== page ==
“Do you remember Asheville?” has become part rallying cry, part calming mantra for my husband and me. We spent a glorious weekend there in 2015, taking leisurely meals, sitting quietly in front of the giant fireplaces of the Omni Grove Park Inn, and luxuriating in the spa. We loved the view of the mountains and the resort vibe that so many restaurants and stores can bring to a town so seemingly tucked away. For tired parents of toddlers, being alone anywhere would have been recharging, but Asheville was special.
In the less than 24 hours we were in Baden-Baden, it gave us the impression it might be somewhat like Asheville. This German resort town is known for it’s thermal bathes that have been drawing people since the Romans. Much like Asheville, it is also tucked in the mountains of the Black Forests with the Oos River running through it. For such a small city, wide streets and stately architecture harken to its appeal to royals and celebrities of days past. At its height in the mid-nineteenth century, it was known as the “capital of Europe.” Today, in late November, we found it to be a quiet and peaceful respite.
Caracalla Spa is one of several thermal bathes in Baden-Baden, boasting twelve hot springs, aromatherapy saunas, red light therapy, and numerous other amenities. Children under seven are not allowed in the bathes, but for 5 Euro a child, we were able to send them to the onsite childcare room for our two-hour stay. Talk about a deal, especially since it cost us the same to rent towels!
Dennis and I laughed through good portions of this experience. Everyone else – probably a few hundred Europeans – seemed to know what they were doing. And everyone must, because very little information was provided. So, we stumbled around, dropping our things off in lockers, searching for towels, wandering around to all of these saunas and pools that are meant to cure you of pains. Our favorite part was the heated outdoor pool, where we sat warm under a dreary and wet sky, with the backdrop of a sweet chapel reminiscent of some M.J. Hummel design.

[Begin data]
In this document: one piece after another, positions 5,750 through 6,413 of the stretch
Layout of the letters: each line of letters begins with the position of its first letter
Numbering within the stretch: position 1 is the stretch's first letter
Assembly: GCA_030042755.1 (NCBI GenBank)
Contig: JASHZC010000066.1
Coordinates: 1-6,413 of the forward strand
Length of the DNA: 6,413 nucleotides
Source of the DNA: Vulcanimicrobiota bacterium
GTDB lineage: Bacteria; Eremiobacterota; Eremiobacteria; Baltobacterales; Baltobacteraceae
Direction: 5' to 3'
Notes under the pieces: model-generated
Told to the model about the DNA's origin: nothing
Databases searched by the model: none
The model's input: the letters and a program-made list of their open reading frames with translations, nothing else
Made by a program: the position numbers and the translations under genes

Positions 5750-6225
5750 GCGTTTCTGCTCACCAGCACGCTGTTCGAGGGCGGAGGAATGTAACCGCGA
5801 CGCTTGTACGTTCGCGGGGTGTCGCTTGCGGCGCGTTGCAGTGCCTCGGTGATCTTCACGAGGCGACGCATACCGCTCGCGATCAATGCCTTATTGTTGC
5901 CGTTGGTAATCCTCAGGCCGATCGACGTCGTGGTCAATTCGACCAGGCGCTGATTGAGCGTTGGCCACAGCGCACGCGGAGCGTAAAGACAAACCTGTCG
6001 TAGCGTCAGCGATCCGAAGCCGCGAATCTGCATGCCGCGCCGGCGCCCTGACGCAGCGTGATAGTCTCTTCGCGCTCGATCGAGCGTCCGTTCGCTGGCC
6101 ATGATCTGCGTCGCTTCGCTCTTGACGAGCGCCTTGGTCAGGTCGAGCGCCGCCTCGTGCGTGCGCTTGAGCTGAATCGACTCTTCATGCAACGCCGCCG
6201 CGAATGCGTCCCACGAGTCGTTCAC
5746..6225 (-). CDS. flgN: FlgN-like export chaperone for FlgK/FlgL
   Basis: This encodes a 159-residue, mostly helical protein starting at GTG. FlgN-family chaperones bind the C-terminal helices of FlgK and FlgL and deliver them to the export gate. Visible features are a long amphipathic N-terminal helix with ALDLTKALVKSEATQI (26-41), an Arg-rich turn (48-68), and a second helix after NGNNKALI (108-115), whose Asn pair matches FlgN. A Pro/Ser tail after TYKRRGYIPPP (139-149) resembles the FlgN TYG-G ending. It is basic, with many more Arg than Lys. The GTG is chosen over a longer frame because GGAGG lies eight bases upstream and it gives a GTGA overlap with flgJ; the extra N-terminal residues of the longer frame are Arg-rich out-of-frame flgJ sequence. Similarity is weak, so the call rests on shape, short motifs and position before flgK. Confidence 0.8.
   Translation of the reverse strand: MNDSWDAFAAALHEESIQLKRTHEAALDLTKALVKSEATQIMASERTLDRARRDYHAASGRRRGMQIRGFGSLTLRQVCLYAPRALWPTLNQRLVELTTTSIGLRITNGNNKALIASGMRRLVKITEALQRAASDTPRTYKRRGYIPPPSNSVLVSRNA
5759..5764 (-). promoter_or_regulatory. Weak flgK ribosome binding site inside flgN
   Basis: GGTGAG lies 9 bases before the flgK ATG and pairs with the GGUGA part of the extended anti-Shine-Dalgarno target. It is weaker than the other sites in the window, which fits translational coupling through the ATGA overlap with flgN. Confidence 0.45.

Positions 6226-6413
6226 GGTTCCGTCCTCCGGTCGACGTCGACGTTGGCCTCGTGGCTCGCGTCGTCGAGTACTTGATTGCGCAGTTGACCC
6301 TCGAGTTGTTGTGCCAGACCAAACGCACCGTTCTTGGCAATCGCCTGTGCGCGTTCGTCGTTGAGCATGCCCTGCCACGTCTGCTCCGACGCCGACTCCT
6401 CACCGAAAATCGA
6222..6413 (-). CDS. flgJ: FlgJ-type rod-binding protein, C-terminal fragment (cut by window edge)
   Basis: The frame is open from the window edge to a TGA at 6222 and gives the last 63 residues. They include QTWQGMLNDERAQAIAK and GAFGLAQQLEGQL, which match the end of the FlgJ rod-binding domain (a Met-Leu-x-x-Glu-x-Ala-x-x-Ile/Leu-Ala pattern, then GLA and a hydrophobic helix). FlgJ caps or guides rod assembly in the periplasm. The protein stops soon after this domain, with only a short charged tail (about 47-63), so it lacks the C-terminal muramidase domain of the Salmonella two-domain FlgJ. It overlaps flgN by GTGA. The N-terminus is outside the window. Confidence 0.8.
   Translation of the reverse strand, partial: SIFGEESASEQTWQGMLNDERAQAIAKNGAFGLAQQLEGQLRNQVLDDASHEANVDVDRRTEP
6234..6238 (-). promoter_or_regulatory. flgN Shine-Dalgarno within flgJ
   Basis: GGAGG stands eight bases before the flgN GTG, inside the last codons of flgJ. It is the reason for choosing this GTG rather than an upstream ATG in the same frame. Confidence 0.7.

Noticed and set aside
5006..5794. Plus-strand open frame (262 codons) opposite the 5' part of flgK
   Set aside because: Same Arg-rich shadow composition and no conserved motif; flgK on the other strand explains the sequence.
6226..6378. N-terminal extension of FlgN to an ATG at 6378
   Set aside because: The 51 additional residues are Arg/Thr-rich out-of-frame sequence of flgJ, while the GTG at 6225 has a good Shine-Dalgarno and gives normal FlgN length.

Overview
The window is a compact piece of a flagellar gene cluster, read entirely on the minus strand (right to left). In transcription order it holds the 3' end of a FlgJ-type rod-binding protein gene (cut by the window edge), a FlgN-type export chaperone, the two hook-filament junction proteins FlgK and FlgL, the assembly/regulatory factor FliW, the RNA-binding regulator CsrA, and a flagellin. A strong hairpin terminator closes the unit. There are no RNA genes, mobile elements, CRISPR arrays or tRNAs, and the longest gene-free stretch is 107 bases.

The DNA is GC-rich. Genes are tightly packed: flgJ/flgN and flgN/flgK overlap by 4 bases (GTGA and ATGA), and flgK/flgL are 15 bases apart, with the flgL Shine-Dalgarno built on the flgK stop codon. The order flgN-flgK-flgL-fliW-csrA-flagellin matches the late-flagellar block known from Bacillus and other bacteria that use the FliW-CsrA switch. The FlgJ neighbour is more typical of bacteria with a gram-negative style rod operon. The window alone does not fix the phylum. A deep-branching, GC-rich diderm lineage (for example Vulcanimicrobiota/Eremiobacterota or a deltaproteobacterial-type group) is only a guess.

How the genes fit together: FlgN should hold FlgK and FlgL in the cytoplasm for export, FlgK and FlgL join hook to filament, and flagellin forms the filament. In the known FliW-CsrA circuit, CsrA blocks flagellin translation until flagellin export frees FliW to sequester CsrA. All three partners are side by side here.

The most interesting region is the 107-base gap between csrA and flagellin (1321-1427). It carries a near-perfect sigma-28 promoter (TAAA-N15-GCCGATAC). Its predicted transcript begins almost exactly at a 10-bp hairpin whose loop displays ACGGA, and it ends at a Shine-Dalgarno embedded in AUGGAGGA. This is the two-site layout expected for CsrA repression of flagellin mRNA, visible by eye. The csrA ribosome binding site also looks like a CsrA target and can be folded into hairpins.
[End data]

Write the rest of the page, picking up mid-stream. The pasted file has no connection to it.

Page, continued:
I’m not sure I would call the experience romantic, but it was refreshing to do something so new and unique with my best friend. It’s not on every international adventure that you can find childcare. On another note, Dennis and I both felt horrible the couple of days following. Not to blame the bathes, but we did not find relief, but instead pains we didn’t know we had.
After the spa, and takeout Chinese in our hotel room, Charlotte and I went out to wander the streets. Let me tell you, it was magical. Baden-Baden’s large pedestrian zone was all lit up and lined with high-end store windows showcasing beautiful clothing and chocolates. Many of the stores were already closed for the evening, but when we saw an open cosmetic store, Charlotte would ask to “pop in” and we’d quickly browse the colors and holiday decorations before moving on. We ended up at a large department store with festive decorations and an amazing food market. This simple thirty-minute walk through the cold streets with my big girl was easily the most memorable part of the trip, and something I’ll remember on the coming days when we undoubtedly struggle.
After we returned, Dennis took his turn exploring Baden-Baden while I got all of the kids to sleep, without issue, in a hotel room! For those who know us, and what a struggle hotels have been, it was a miracle. Hotel Quellenhof was such an endearing hotel, in my book, made even better by our behavior within it’s walls. A bit dated, but with grand amounts of space, there were so many welcoming touches. Orthodox icons hung above every door. Bowls of fruit were stationed in the hallways with signs encouraging you to make sure you got your vitamins. Warm gluwhein in the lobby was free for the taking. Our room was large, with a king size bed, a seating area, and a large balcony that looked out on the hills and town lights. After everyone was asleep, Dennis and I bundled up and sat outside with good cups of beer. The bells chimed every 15 minutes. And it was just that kind of night. It was that kind of trip; one that was as close to Asheville as we could get.